Dance/MovementTherapy At Prisim
Dance/Movement Therapy (DMT) & Counseling is the psychotherapeutic use of movement to further emotional, social, physical, spiritual, and cognitive integration. It is relies on the principle that the body, mind, and spirit are connected – so to create a shift in one, you may access it through the other. Dancers and non-dancers of all ages can reap the benefits of DMT.
Ruchi Shah, MA, R-DMT, is a registered dance/movement therapist & counselor who recently completed her Masters from Columbia College Chicago. Ruchi uses movement as an assessment and intervention tool to further emotional expression, communication, and healing. She believes that healing happens in a non-judgemental and empathic relationship between the therapist and client.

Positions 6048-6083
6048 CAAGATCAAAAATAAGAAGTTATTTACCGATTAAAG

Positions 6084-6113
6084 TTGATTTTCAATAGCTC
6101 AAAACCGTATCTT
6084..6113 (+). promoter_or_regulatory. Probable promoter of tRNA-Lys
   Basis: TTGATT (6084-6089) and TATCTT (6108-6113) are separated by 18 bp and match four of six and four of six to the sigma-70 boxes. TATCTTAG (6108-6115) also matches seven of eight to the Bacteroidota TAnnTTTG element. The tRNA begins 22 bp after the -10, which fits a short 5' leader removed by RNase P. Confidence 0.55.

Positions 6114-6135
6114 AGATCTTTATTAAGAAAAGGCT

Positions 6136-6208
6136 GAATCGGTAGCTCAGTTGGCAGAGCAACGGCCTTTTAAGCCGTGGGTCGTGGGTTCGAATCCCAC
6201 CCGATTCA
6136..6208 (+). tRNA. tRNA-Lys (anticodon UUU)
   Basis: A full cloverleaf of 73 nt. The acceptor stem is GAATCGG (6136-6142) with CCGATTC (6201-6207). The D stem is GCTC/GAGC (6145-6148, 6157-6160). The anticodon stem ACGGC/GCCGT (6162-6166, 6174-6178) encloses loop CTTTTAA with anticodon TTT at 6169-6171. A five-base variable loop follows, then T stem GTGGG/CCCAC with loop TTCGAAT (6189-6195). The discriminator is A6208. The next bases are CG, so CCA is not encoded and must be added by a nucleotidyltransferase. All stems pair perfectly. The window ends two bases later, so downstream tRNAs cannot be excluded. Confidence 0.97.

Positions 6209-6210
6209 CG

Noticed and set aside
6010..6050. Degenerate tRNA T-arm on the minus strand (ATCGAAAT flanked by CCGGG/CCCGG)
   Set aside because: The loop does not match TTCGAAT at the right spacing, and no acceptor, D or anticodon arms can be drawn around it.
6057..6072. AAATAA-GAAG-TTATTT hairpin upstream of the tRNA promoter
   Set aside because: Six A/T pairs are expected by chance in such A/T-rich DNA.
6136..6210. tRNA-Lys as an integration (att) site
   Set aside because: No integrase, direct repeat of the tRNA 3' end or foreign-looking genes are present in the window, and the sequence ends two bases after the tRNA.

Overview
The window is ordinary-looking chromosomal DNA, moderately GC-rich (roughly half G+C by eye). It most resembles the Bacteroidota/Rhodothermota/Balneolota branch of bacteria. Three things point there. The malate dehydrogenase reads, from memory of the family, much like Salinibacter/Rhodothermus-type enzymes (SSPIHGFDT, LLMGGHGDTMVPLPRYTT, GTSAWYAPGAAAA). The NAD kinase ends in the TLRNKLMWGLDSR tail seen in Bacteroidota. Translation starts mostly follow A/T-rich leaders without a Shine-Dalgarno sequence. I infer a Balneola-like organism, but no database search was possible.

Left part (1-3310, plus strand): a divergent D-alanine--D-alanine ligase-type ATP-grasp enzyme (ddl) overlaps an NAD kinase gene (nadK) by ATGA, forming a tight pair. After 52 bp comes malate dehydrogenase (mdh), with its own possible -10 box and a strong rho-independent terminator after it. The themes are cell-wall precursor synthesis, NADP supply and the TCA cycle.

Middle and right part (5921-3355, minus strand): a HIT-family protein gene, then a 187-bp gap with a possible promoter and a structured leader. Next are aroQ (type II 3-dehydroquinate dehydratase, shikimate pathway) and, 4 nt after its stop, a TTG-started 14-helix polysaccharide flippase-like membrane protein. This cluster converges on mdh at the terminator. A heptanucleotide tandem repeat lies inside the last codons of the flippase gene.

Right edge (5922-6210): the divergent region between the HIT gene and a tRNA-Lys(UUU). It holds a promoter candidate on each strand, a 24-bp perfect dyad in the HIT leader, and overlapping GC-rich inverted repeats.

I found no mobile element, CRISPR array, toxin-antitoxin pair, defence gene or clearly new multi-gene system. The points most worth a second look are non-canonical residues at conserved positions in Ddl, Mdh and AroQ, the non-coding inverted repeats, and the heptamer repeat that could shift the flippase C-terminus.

You’re hurtling through space right now, movement is so natural that life would not exist without it. If part of being human is healing, healing can only exist while moving. Thus we find that we have this innate yearning to travel, to find and integrate new parts of our being and soul; in the same way, movement of body is the microcosm of movement of Earth. Not only is it a necessity of individual expression just as being human is a divine expression, but also helps bring to life and move that which is stuck. That which is stored. That which is suppressed. Along with breath work which gives light to what is hidden in a sense, this stuff needs some help in finally moving up and out of the system. (It’s important to be properly guided in this process because not everyone knows how to deal with the ‘overload.’) The movement allows your body to be fluid and with specific sounds your body tends to tune in through movement almost unconsciously to the beat. This movement helps show where we store our emotions (energy-in-motion) and hence allows us to express and release them. I recently learned that this is mirrored in nature – Shamans in the Amazon studied animal of prey and noticed what they did after traumatic events such as being chased at length by a predator or seeing their offspring being hunted down. The key to their healing was specific movement within hours of their trauma – it’s time we looked at dance as not just an expression but also a form of emotional/energetic release buried in movement. I also learned in one of the sessions about urban PTSD, the anxiety of living in urban, over simulated environments. More tools, like DMT, and outlets to cope with these environments and the trauma they may instill are needed. However, this works only with a proper knowledge of the mental processes involved (psychology and neurobiology) as it allows one to use movement therapy in a patient specific, guided manner.